NOT MUCH has the power to make Julia Donaldson, author of The Gruffalo, angry. But the government’s plans to slash library services has her baring her teeth and staging a counter-attack, she tells Peter Ross.
Julia Donaldson doesn’t really do angry. The children’s laureate and author of The Gruffalo is far too mild and woodland creature-ish for that. But she is certainly annoyed and anxious about the present state and threatened future of Britain’s libraries in an age of austerity cuts, and is about to embark on a 35-date library tour, from Caithness to Cornwall, which will be both celebration and protest.
“I don’t want libraries to disappear,” she says when we meet in the Milngavie Bookshop, not far from her home in Bearsden. “Libraries are where children discover what books they like. If they can’t discover what books they like, then often reading’s just going to seem like a chore, and we’re not going to have readers in the next generation.”
Donaldson is 63, with an amiable, scatty manner. There is something childlike and old-fashioned about her, a whiff of tomboy; she claims to enjoy crosswords and sudoku, but the suspicion is that conkers and marbles are rather more her bag. She takes a pride in honing and polishing each line and rhyme in her hugely popular books, and it’s possible to hear this editing process at work in her conversation, which is full of words and phrases discarded halfway through. One can almost see the blue pencil shading the air as she talks.
Her library tour, which begins on Monday in Thurso, will see children from local schools dramatising a picture book story of their choice, after which she and they (and her husband, Malcolm, a musician, keen amateur actor and recently retired paediatrician) will act out one or two of Donaldson’s own books. She is the author of well over 100 titles, with total sales in the tens of millions. Some – notably The Gruffalo, but also the likes of Room On The Broom and Snail And The Whale – are among the defining and best loved children’s books of the age. She adores the idea that her words are so often read at bedtimes across Britain that she is part of that intimate nightly ritual.
Although Donaldson has lived in Scotland for many years, she is originally from the London district of Hampstead. She grew up in a large Victorian house, in a large bohemian family, and as a child was a keen user of her own local library, Keats Grove, borrowing Richmal Compton’s Just William stories and books by E Nesbit, author of The Railway Children. The librarian, a Miss Farndale, became an important figure in young Julia’s imaginative life, always able and willing to recommend another great story based on her understanding of the little girl’s developing taste. Recently, Donaldson reestablished contact with Miss Farndale, now in her eighties and an enthusiastic attendee of the Notting Hill Carnival, and the pair keep in touch by email.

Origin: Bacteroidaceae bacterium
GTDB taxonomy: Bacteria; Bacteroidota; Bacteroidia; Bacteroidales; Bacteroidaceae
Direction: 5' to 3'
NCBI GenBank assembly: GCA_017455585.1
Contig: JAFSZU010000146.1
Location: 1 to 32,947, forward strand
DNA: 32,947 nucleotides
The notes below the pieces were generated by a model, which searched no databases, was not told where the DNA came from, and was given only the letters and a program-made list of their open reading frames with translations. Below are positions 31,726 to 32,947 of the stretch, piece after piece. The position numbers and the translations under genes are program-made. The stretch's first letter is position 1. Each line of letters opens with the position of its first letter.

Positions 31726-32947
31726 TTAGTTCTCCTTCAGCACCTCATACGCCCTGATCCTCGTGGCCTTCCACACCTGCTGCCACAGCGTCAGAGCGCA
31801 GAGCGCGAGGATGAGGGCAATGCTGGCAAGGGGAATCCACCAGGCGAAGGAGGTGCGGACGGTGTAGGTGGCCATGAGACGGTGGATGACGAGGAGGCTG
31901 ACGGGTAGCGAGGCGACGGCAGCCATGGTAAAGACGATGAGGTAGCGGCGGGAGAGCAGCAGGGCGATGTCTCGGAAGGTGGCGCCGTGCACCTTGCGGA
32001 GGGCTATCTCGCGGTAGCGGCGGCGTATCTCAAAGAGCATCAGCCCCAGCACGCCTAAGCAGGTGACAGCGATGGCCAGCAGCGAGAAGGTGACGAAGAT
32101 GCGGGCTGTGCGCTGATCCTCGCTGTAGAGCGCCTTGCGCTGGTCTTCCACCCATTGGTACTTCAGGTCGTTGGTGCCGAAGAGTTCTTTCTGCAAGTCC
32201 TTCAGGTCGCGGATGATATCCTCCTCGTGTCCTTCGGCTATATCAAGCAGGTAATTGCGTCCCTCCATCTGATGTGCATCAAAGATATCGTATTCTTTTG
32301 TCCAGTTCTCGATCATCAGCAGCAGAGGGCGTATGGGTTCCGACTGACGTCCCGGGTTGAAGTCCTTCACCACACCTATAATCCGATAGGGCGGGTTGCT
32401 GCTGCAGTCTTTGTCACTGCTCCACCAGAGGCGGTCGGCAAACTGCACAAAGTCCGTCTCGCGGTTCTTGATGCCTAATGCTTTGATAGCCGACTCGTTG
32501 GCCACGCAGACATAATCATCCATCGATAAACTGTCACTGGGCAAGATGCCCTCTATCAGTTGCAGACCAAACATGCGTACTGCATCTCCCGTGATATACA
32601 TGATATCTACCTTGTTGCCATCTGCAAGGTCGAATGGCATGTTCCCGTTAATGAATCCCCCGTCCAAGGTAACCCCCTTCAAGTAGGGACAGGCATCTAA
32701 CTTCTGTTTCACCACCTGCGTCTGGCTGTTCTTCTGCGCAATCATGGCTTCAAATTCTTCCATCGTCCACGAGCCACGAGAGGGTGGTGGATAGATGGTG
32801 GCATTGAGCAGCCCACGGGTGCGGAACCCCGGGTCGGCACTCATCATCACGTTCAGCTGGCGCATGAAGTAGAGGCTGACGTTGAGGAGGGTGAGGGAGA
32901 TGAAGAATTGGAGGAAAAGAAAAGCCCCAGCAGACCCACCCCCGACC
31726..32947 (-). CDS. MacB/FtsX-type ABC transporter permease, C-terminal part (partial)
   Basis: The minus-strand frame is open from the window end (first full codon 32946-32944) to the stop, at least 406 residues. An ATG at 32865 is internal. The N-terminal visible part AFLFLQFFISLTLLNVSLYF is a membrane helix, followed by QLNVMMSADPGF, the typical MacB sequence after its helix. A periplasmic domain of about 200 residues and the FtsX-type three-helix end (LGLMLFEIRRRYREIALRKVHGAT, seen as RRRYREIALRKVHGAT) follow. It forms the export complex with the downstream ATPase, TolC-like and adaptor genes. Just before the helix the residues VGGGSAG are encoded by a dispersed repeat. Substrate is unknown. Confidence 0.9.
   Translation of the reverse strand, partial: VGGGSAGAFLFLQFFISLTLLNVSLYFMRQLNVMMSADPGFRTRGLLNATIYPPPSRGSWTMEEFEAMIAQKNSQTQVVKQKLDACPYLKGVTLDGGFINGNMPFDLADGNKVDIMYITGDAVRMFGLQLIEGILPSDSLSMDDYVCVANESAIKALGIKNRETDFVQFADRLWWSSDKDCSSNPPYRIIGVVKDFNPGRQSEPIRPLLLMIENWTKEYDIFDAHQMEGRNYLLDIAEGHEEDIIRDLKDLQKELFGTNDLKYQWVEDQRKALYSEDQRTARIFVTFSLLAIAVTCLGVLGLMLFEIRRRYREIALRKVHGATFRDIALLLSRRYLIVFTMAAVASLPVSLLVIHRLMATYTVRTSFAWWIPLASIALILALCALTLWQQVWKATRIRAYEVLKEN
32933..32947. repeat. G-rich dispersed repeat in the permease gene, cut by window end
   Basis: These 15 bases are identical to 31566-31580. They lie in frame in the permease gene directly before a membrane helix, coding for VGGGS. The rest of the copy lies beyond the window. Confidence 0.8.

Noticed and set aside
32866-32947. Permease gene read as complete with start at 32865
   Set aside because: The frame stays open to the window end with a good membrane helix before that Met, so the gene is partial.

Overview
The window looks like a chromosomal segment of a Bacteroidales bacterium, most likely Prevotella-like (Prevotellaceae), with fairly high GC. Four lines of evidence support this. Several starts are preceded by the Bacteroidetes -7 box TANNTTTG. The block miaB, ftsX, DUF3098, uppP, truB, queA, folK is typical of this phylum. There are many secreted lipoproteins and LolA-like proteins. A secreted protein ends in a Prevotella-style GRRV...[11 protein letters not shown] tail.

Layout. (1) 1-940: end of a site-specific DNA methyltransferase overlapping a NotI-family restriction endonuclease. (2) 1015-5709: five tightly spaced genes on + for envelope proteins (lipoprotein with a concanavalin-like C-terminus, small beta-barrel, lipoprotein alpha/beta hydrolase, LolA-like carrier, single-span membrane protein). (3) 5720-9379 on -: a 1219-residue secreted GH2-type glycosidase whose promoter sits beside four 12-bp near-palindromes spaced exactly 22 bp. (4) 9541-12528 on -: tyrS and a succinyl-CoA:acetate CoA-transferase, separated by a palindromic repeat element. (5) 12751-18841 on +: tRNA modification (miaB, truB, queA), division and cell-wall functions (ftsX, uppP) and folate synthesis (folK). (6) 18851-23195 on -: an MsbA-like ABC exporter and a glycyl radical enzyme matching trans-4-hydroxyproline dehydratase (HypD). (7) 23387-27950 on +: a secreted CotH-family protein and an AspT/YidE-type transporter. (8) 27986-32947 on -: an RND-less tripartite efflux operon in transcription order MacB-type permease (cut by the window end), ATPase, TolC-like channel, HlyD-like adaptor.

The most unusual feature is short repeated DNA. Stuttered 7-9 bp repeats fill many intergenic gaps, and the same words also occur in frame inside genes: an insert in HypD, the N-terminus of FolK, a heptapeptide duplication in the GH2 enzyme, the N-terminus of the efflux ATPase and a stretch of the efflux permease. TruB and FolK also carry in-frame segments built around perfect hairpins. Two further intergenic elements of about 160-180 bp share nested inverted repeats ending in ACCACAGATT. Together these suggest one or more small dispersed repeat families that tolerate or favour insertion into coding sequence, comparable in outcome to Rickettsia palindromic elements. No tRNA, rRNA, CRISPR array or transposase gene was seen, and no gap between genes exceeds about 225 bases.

It is this experience of libraries as magical places of discovery which Donaldson is keen the current and next generations of children should not be denied. But it is about more than just reading for pleasure. With declining literacy, she points out, will come a range of social and economic problems, including more crime: around three-quarters of the prisoners in Scotland’s jails are illiterate. Earlier this year she visited a library in east London, near to where rioting had taken place, and was pleased to see young people working under supervision at a homework club. “There’s more likely to be more riots if the children don’t have somewhere like that to go.”
According to Public Libraries News, a website which collates and analyses library cuts, 383 UK libraries are currently under threat or have been closed since April 2011. Some heavyweight writers, notably Zadie Smith and Philip Pullman, have spoken out against this particular manifestation of the public spending cuts. High-profile battles have been fought against library closures in London and Gloucestershire, the latter campaign supported by Donaldson, who says she has “huge respect and admiration” for protestors.